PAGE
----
Russian GP from an engine Point of view

Renault Sport F1 offers its thoughts ahead of the Russian Grand Prix. A circuit we’ve never raced on before and the challenges that presents to teams and power units.

Sochi is a brand new track on the calendar this year, but the characteristics are very similar to other circuits we have visited in the past or this season. It is actually most like Singapore or the street track in Valencia we visited from 2008 to 2012 – a high-speed, street track with tight corners. From our simulations we see that the average speed will be 200kph, with approximately 56% of the lap spent at wide open throttle, well above the ‘traditional’ street average.

The long lap opens with a short burst of wide open throttle. The pit straight blends into a right hand curve where the driver will keep the speed until the braking point for Turn 2, giving a total burst of speed for some 14 seconds. The ICE and turbo will therefore be put under pressure, but there is only one other period of duress round the lap for these parts; the curve from Turn 10 to 13 at the back of the track.

Sector two is much more point-squirt, with right-angled turns that give the MGU-K plenty of chance to recover energy. The two corners that round the Olympic building, Turns 2 and 4, are the hardest stops and see the car speed drop to 100kph, with each braking event around 2.5 seconds. The back of the circuit has similar corners, such as Turn 13 where the speed drops to 85kph, making it quite tricky for the drivers to judge, but providing several overtaking opportunities.

While a new race requires a lot more preparation before we go, we have been able to work quite efficiently by using data from other circuits with similar traits. It helps, for example, that we visited Singapore relatively recently, which has the same blend of tight corners linked by intense straights. In this respect we believe the Power Unit will perform well here since this type of track suits the characteristics of the Energy F1-2014 quite well. As we saw in Singapore the gap between the cars at the front is likely to be very small so we should be in for a good race.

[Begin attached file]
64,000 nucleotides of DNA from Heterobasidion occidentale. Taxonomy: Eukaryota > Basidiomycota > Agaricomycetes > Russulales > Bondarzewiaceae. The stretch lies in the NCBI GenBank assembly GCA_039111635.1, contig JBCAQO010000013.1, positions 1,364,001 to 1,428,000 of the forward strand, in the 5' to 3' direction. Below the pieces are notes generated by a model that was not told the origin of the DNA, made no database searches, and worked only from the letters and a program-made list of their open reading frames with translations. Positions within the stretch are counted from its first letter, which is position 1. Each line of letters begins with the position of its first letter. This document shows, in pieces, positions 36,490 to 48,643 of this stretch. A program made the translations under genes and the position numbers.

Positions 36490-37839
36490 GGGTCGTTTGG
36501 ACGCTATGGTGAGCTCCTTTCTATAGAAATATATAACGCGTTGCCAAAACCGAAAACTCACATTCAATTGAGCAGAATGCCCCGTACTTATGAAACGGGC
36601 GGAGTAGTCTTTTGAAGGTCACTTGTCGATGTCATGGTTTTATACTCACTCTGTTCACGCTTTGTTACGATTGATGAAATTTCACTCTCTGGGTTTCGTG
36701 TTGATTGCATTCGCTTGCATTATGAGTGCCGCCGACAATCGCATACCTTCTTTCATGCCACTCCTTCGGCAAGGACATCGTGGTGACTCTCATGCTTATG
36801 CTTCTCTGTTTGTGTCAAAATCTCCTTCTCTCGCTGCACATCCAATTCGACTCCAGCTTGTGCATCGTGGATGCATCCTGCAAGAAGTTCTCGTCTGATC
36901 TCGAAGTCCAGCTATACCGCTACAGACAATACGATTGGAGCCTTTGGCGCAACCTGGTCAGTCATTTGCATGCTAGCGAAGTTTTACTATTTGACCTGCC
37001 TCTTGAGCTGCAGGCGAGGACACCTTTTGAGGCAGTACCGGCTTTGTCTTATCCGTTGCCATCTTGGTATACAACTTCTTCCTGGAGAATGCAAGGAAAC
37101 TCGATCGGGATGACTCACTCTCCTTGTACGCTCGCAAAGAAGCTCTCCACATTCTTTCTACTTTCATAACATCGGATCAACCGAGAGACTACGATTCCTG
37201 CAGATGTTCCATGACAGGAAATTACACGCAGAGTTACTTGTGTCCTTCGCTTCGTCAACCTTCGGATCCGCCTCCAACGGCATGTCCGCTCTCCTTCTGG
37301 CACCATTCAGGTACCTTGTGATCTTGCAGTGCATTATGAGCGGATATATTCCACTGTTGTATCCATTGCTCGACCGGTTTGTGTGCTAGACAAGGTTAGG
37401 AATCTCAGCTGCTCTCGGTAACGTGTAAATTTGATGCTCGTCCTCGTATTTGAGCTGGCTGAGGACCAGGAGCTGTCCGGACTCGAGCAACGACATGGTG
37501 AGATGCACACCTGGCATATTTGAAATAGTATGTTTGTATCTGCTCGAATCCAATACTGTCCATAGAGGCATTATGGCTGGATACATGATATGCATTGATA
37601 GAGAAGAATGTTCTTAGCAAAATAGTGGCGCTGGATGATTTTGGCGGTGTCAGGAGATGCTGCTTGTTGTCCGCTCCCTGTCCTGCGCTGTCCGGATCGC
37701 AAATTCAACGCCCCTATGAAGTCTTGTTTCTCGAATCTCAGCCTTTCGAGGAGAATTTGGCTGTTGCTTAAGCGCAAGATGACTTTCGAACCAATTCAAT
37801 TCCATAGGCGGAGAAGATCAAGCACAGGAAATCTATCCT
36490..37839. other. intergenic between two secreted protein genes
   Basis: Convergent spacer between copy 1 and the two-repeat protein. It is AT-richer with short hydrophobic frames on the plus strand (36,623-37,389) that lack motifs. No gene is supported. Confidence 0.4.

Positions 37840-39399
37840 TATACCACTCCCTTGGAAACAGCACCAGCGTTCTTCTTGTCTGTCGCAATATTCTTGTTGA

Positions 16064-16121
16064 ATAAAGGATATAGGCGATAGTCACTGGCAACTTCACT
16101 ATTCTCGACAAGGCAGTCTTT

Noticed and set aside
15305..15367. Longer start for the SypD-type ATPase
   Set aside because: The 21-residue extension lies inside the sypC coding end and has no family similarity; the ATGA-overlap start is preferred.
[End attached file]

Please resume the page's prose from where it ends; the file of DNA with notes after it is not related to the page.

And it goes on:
Sochi is the third longest lap on the calendar after Spa and Silverstone. At over 5.8km fuel consumption per lap will be high, but with plenty of tight corners and short bursts of power the high rate will be balanced out by energy recovery via the MGU-K and MGU-H, so we do not expect to be on the 100kg fuel limit permitted for the race.

To prepare for the race, engineers have conducted work on the transient dyno to simulate a full lap of the track and the performance dyno for certain performance items we think will be of particular use in Sochi.

The weather in Sochi is similar to Europe at this time of year, with maximum ambient temperatures averaging 20°C during the day. It can however be very cold in the morning and evening. With the race starting at 15:00hrs local time it is therefore likely that the ambient temperatures will be colder at the end of the race than at the start. This will affect tyre performance and is something strategists will have to factor in, particularly if the race is very tight.

As a new race on the calendar, the biggest challenge will be correlating the simulations to the track performance. The novelty of the track will make preparations intense and the workload will be busy over the course of the weekend. Most teams will be conservative on Friday as they scope out the track and conditions, getting progressively more aggressive as the weekend progresses.

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